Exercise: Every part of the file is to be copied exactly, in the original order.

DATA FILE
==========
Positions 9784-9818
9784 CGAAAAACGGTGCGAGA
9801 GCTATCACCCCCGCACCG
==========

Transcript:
Positions 9784-9818
9784 CGAAAAACGGTGCGAGA
9801 GCTATCACCCCCGCACCG